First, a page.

Another headache!

Do you have headaches and/or neckaches most days? A lot of people do. In fact, according to the WHO (World Health Organization), “1 adult in 20 in developed countries, has a headache every – or nearly every day ” (https://www.who.int/features/qa/25/en/).

 

What is the cause of so many headaches? MedicineNet has identified 17 different types of headaches (https://www.medicinenet.com/headache/article.htm#what_facts_should_i_know_about_headaches) but says tension headaches are the most common, “The most likely cause is contraction of the muscles that cover the skull. When the muscles covering the skull are stressed, they may become inflamed, go into spasm, and cause pain. Common sites include the base of the skull where the trapezius muscles of the neck insert, the temples where muscles that move the jaw are located, and the forehead.” It is pointed out that physical stress such as sitting at a computer or desk or prolonged manual labor and even emotional stress can cause the muscles of the head and jaw to clench the teeth and go into spasm. Contracting muscles produce pain.

 

How does sitting at a computer or desk cause so much pain to your head and neck?  Forward Head Posture is a common culprit. When we sit at a deck or computer often times without knowing it, we bring our heads forward. Sometimes we do this in order to breath better or because we are concentrating so much.  Our heads are the size of a large bowing ball, approximately 15 pounds. When we place our heads in a forward head posture the center of gravity is changed which causes stress and strain on the muscles of the head and neck.  In fact, for every inch the head is moved forward it will feel 15 pounds heavier and if you place your head 2 inches forward it will have the effect of having a 45-pound head! The result of this is a lot of unhappy muscles including spasmodic, contracting jaw muscles. (Tilley, Larry. Hickman, David.: Neuromuscular Dentistry The Next Millennium. Seattle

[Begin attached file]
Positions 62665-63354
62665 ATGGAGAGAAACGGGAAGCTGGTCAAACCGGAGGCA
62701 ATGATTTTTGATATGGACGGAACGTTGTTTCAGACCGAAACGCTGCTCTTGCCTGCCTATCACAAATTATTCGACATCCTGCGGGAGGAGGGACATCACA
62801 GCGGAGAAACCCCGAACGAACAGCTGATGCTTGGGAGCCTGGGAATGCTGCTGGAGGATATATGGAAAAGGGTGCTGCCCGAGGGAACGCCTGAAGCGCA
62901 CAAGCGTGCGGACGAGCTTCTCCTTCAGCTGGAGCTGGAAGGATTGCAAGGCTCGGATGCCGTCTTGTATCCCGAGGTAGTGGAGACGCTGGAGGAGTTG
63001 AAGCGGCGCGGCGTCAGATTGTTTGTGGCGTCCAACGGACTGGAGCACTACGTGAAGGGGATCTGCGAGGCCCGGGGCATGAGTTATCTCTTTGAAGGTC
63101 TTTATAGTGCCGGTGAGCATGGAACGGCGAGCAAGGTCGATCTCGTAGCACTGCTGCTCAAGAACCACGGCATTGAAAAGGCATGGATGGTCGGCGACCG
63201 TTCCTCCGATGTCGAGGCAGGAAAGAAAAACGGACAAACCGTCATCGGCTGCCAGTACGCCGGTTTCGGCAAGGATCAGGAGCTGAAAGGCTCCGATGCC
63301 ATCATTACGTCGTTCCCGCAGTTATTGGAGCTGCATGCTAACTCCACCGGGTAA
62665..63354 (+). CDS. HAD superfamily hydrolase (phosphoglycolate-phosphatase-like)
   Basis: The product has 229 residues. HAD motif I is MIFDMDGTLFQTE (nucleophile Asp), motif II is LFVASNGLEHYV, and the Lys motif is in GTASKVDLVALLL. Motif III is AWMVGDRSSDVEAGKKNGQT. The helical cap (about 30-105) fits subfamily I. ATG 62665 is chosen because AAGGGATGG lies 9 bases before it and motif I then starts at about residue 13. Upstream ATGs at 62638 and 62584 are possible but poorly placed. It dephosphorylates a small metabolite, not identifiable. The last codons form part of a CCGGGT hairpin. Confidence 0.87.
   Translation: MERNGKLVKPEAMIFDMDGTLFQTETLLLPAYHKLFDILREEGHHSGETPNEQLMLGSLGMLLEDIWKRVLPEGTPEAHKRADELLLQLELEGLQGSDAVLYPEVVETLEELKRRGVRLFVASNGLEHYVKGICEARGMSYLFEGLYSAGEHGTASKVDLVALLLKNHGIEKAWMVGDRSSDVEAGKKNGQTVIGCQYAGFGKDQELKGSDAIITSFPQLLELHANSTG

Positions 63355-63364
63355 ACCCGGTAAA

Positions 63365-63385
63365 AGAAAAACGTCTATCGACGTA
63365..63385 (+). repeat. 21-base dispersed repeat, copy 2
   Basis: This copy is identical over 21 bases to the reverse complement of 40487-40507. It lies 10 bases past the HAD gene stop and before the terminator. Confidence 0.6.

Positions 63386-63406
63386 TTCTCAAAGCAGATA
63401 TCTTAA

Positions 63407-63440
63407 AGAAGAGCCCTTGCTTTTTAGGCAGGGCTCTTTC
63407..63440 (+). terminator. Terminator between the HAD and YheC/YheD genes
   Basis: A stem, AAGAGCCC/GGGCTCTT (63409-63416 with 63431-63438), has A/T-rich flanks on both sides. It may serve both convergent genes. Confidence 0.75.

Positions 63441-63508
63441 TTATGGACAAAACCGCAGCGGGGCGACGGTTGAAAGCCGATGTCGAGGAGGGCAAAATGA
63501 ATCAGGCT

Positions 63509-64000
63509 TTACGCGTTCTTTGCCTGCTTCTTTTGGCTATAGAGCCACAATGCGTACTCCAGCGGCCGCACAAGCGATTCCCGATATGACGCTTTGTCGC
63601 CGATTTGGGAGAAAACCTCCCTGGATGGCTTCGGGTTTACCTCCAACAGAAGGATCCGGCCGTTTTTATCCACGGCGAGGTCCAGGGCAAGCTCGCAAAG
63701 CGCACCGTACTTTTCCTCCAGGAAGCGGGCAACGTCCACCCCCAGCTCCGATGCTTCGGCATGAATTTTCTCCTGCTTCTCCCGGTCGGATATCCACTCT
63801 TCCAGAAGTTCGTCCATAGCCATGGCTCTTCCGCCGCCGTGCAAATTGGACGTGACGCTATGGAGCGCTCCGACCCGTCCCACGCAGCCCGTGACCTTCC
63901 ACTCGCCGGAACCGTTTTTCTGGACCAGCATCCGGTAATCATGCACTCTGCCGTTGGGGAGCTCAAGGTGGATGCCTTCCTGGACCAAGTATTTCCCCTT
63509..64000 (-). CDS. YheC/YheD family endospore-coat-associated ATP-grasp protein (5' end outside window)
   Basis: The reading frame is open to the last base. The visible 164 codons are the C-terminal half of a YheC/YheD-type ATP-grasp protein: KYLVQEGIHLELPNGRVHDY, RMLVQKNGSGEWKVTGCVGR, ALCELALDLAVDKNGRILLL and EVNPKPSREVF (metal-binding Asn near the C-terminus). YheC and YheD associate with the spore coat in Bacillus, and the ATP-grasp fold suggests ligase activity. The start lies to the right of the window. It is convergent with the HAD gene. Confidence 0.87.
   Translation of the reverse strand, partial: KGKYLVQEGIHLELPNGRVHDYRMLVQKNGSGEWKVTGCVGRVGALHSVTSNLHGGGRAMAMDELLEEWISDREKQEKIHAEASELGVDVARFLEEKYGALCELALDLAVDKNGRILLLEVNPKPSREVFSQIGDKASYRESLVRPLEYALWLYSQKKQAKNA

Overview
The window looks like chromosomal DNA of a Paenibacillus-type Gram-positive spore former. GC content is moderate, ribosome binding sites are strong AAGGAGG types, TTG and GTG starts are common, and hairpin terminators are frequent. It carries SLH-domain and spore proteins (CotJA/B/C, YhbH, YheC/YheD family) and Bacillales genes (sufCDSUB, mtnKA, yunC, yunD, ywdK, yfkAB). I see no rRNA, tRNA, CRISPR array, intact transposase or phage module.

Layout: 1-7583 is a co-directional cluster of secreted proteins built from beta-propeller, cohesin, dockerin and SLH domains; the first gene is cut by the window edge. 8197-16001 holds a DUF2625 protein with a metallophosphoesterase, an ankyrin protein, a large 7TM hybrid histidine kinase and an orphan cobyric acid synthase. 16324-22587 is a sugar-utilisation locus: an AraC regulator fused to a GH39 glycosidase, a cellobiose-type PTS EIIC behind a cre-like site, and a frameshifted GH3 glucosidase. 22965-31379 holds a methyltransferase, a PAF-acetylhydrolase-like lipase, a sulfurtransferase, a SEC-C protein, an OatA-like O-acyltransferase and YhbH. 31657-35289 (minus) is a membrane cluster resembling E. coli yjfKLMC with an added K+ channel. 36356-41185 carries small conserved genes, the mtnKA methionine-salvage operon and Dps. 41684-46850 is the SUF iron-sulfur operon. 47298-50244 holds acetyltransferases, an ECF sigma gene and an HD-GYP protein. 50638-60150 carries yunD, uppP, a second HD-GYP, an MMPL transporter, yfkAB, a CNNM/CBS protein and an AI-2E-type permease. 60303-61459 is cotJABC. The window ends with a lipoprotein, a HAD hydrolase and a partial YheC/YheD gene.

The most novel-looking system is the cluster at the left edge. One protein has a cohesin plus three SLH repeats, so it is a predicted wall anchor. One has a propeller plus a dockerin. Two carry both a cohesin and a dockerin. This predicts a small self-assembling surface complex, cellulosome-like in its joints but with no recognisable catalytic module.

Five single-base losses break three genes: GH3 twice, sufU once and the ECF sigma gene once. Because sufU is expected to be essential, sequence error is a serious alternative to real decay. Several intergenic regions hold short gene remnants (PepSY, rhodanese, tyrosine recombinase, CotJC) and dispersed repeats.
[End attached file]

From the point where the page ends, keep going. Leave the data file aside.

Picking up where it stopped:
Washington.

The International College of Cranio-Mandibular Orthopedics. 1999. Pg 60-61.)

How can the Headache Tamer Guard help? Headache Tamer allows the jaws to be brought back to the resting position. “In the physiologic rest position of the mandible, the jaw muscles are not actively contracted, and the mandible is only passively suspended against gravity. (Schwartz, L. and Chayes, C.:

Facial Pain and Mandibular Dysfunction. Philadelphia, W.B.

Saunders C0. 1968. Pg. 56).

The Headache Tamer Guard is the size of a penny and places the jaw back into the rest position so that clenching stops and muscle spasms stop! This happens within minutes to hours. Poor posture during the day creates muscle pain to the head, neck, shoulder and jaw. Headache Tamer takes the pain away.